This is a film about a society in thrall to its children, a Midwich Cuckoos for the Savile era. As long as someone out there is demonised as a defiler of innocence, the attention is deflected from our own failings, minor or otherwise. Near the start of the film, Klara’s parents are arguing so furiously that Lucas has to step in and take her to school for them. Their neglect is a form of child abuse too. The suggestion of a larger crime against their daughter is for them as much smokescreen as nightmare.

Mads Mikkelsen as Lucas in "The Hunt".

Ryan Gilbey is the New Statesman's film critic. He is also the author of It Don't Worry Me (Faber), about 1970s US cinema, and a study of Groundhog Day in the "Modern Classics" series (BFI Publishing). He was named reviewer of the year in the 2007 Press Gazette awards.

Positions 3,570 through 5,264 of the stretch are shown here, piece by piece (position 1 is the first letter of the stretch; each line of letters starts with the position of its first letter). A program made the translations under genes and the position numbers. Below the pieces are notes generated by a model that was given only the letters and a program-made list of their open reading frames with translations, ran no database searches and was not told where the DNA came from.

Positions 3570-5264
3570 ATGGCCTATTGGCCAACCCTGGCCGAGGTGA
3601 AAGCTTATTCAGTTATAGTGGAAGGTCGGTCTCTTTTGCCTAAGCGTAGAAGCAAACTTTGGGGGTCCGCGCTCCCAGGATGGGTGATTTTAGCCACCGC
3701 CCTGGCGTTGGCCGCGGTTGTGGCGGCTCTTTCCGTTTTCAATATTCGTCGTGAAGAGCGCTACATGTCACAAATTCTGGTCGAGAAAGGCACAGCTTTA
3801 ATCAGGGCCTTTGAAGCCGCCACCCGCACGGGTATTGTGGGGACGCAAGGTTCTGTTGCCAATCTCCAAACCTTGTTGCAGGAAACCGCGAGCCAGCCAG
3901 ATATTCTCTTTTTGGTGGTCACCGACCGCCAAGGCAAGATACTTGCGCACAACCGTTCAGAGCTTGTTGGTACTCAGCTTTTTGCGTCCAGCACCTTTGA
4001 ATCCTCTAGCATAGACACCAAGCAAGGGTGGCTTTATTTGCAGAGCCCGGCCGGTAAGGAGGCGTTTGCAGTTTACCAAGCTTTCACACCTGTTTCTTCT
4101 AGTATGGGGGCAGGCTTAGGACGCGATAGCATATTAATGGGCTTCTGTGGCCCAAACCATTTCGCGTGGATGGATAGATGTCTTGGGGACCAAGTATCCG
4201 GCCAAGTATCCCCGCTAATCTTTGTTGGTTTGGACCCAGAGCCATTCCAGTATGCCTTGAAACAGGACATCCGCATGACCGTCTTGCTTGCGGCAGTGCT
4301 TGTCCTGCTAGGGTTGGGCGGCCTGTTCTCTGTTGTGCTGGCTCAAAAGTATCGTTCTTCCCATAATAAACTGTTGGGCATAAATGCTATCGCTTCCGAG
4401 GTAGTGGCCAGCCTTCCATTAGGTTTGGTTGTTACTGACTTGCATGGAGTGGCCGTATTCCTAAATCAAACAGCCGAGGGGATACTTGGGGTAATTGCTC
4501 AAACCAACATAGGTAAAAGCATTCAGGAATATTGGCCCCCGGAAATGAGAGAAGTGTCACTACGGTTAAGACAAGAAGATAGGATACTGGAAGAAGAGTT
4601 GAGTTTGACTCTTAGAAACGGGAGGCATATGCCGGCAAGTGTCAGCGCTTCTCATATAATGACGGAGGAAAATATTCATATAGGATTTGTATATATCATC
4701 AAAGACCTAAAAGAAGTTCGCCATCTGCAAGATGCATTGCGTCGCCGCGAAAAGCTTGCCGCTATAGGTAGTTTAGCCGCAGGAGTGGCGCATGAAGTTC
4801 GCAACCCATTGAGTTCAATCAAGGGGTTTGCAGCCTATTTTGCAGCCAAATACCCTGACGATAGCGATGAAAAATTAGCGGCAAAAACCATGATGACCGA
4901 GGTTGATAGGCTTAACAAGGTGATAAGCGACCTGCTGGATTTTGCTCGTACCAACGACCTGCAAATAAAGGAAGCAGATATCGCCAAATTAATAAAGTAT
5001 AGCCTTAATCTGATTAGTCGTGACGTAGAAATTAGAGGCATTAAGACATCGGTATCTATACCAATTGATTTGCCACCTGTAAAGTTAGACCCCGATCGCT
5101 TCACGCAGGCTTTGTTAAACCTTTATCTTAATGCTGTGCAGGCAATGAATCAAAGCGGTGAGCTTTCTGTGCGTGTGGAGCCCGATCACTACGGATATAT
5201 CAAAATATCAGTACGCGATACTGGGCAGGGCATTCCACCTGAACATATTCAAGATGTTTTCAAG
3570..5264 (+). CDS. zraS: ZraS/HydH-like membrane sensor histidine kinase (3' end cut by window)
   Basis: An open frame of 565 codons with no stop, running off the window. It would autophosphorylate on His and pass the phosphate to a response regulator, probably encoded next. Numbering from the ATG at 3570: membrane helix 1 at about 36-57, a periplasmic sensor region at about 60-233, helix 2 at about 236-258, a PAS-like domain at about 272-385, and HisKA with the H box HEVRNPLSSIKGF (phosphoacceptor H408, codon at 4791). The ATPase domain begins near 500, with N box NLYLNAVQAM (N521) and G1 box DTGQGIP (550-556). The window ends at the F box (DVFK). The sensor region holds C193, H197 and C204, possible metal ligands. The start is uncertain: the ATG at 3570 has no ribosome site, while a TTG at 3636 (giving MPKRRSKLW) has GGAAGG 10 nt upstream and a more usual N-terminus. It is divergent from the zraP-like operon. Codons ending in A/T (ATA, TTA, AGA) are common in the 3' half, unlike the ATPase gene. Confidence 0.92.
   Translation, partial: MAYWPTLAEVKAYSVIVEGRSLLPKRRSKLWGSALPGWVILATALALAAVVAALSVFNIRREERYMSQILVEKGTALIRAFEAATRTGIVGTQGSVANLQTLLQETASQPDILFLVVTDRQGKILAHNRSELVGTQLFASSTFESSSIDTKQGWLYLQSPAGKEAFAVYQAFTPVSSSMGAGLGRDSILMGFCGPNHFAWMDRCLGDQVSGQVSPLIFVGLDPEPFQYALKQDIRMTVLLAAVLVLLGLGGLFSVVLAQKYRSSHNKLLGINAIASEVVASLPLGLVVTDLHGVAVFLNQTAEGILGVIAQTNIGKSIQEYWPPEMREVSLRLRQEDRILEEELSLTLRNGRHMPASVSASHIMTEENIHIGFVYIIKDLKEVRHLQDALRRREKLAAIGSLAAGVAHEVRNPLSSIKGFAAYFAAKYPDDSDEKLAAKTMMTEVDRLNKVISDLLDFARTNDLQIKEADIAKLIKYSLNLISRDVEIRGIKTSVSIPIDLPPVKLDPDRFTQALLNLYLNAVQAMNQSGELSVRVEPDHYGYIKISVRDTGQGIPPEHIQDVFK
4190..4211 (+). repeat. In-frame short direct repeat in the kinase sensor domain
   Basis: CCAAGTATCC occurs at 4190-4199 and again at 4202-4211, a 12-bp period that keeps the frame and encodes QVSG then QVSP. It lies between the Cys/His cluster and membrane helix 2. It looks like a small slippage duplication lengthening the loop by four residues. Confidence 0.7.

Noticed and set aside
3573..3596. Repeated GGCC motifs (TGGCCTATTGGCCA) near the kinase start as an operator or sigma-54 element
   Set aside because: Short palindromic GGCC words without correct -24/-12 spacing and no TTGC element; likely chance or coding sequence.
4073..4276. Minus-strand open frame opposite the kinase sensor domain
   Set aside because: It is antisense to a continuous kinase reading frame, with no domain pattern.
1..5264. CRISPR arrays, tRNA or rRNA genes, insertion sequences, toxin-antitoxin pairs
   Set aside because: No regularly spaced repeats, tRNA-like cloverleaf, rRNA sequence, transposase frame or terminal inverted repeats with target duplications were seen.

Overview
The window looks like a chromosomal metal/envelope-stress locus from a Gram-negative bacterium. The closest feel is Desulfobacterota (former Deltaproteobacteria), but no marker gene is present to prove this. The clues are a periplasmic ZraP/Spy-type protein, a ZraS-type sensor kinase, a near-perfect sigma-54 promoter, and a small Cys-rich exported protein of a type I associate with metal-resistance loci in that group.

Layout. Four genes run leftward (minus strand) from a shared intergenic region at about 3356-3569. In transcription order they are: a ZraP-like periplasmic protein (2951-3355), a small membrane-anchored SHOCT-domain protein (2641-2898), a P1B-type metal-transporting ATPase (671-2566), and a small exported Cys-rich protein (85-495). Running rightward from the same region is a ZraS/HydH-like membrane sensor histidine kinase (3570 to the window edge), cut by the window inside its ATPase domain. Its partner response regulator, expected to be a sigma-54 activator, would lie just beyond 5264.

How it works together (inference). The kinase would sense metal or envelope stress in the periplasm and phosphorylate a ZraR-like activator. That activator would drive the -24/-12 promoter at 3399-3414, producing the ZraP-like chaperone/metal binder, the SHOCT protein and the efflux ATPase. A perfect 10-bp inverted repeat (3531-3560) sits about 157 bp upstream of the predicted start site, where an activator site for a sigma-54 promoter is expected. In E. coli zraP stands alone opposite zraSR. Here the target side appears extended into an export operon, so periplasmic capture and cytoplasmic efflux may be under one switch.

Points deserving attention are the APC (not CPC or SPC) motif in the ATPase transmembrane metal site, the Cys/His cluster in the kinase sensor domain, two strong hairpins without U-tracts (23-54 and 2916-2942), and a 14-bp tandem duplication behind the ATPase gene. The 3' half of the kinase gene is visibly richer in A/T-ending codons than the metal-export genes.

This article first appeared in the 03 December 2012 issue of the New Statesman, The family in peril

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Casting the Brexit movie that is definitely real and will totally happen

Details are yet unclear as to whether The Bad Boys of Brexit will be gracing our screens, or just Farage's vivid imagination.

Hollywood is planning to take on the farcical antics of Nigel Farage et al during the UK referendum, according to rumours (some suspect planted by a starstruck Brexiteer). 

Details are yet unclear as to whether The Bad Boys of Brexit will be gracing our big or small screens, a DVD, or just Farage's vivid imagination, but either way here are our picks for casting the Hollywood adaptation.

Nigel Farage: Jim Carrey

The 2018 return of Alan Partridge as "the voice of hard Brexit" makes Steve Coogan the obvious choice. Yet Carrey's portrayal of the laughable yet pure evil Count Olaf in A Series of Unfortunate Events makes him a serious contender for this role.